Trimble links DUP to killings
Trimble links DUP to killings

Former First Minister and Ulster Unionist leader David Trimble has said that unionist paramilitary violence during the period of the first Belfast Assembly was linked to DUP opposition to the Good Friday Agreement.

Trimble said that in the initial years after the 1998 Belfast Agreement unionist paramilitaries opposed to the accord “maintained a campaign of sectarian violence against Catholics, including several murders”, while the DUP opposed the agreement politically.

“Then after the Assembly election in 2003, when the DUP got their nose in front of the UUP, this particular strand of loyalist violence petered out. This may be coincidence, but I think it more likely that there is a connection.

“Again, the violence may have been spontaneous, or the perpetrators may have thought that this was their contribution to the anti-agreement campaign.”

Lord Trimble asked “if anything was done to discourage this” activity, or if there was “any encouragement, direct or indirect” of this violence?

“I do not suggest that there was any complicity at party leadership level - the place to look is on the ground at local level.”


Meanwhile, the PSNI police has been accused of standing by while attacks are carried out by the unionist paramilitary UDA in a County Antrim town.

The Police ombudsman has been called in to investigate the failure of the PSNI to protect residents in Carrickfergus from repeated attacks by the UDA.

In the last week alone six homes in one estate were attacked by a masked gang believed to be affiliated to the break-away South East Antrim UDA.

Despite numerous attacks and threats and even the shooting of a PSNI man in the back in July last year, there have been no prosecution in relation to the unionist violence.

Father-of-two Darren Crothers is in the process of moving after numerous death threats and attacks on his home.

“I’ve had petrol thrown over the front window and set alight, a pipe bomb attack, two cars wrecked and my windows broken more times than enough,” he said.

“This has been ongoing since last October. I’ve lost count of the many times I have contacted the police.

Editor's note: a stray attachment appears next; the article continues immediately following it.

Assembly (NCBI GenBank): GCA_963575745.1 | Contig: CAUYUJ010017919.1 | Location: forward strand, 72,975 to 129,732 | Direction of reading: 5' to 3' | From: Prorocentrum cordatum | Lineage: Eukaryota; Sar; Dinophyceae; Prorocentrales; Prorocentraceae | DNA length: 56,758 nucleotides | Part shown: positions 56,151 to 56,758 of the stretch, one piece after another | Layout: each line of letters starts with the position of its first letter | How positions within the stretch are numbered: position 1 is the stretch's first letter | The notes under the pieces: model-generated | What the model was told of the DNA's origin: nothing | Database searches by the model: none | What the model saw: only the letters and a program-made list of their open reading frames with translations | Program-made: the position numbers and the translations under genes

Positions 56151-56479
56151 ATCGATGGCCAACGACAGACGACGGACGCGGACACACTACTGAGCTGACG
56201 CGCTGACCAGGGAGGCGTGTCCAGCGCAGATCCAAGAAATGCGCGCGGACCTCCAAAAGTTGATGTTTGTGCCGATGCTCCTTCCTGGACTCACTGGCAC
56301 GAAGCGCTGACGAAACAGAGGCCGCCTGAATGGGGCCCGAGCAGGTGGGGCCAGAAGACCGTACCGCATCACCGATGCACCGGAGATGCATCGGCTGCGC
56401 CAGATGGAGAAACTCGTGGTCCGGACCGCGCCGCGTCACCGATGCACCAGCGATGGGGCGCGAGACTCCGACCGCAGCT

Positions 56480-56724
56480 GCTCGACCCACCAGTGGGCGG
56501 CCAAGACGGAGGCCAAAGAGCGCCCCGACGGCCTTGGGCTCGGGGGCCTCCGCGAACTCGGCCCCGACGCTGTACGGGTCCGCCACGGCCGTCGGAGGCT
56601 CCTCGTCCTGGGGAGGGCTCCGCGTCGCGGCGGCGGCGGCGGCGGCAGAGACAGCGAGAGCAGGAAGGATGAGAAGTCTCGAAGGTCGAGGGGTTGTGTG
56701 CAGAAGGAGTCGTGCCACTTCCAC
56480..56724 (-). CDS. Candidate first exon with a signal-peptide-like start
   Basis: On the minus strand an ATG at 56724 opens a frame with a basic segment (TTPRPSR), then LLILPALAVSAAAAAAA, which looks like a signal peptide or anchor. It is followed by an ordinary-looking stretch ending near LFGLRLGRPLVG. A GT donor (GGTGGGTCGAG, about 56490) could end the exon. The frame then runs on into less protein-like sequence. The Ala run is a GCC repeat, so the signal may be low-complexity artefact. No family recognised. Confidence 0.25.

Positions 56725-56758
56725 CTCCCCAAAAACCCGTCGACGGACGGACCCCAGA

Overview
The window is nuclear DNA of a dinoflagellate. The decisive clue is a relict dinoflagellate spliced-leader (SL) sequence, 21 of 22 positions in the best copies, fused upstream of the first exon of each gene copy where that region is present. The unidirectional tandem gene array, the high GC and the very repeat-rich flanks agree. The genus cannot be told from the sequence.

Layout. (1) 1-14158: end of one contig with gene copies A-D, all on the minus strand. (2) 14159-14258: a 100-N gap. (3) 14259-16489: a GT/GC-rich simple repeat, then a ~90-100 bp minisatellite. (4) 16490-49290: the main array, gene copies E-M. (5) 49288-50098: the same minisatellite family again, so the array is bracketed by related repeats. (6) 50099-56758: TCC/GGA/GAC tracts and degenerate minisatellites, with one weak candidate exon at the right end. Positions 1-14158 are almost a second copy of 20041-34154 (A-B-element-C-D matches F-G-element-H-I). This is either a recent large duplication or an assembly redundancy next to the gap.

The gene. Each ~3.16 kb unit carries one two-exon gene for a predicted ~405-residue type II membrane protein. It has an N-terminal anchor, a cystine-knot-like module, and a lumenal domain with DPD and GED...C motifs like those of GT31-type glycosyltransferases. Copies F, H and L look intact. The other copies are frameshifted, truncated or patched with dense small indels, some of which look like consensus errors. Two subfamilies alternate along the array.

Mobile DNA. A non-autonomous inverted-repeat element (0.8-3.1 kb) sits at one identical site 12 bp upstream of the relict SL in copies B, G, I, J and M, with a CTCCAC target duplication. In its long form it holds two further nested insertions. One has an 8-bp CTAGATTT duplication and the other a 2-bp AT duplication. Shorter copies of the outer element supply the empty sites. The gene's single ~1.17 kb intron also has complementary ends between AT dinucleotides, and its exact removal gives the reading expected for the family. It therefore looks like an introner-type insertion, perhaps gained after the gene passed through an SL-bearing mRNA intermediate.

“I’ve now put it in the hands of the Police Ombudsman because as far as I’m concerned these people are paid police informants and are being protected because of that.

“When my car was attacked there was a hammer and three sets of finger prints found and they still never charged anyone. What does that tell you?

“I’ve had to leave my home because my children were so distressed but even when my house is sitting empty they are still attacking it.”

Linda Lyttle says she has also went to the ombudsman after police failed to respond to death threats made to her family.

“The police in Carrick don’t seem to have the will to do anything about this,” she said.

“South East Antrim are running this town and no-one is standing up to them.


Meanwhile, six men arrested in combat uniforms during a planned UDA ‘show of strength’ in the Alexandra Bar in north Belfast have escaped prosecution after a court ruled they were ‘not in a public place’.

Last month former UDA ‘brigadier’ Ihab Shoukri pleaded guilty to membership and organising a meeting on behalf of the unionist paramilitary group following a high-profile raid on the York Street venue in March 2006.

But although photographs were taken of the acquitted men dressed in combat trousers, boots and bomber jackets, a resident magistrate found all six not guilty of wearing paramilitary dress.

The court was told that more than 230 paying supporters were expected at a paramilitary propaganda stunt in the north Belfast bar the night after the arrests.

Defence lawyers argued that the bar was not a public place as the men had been in an upstairs room normally used for functions.

A charge of “managing a meeting in support of a terrorist organisation” was also withdrawn by the Crown Prosecution Service shortly before the court hearing.

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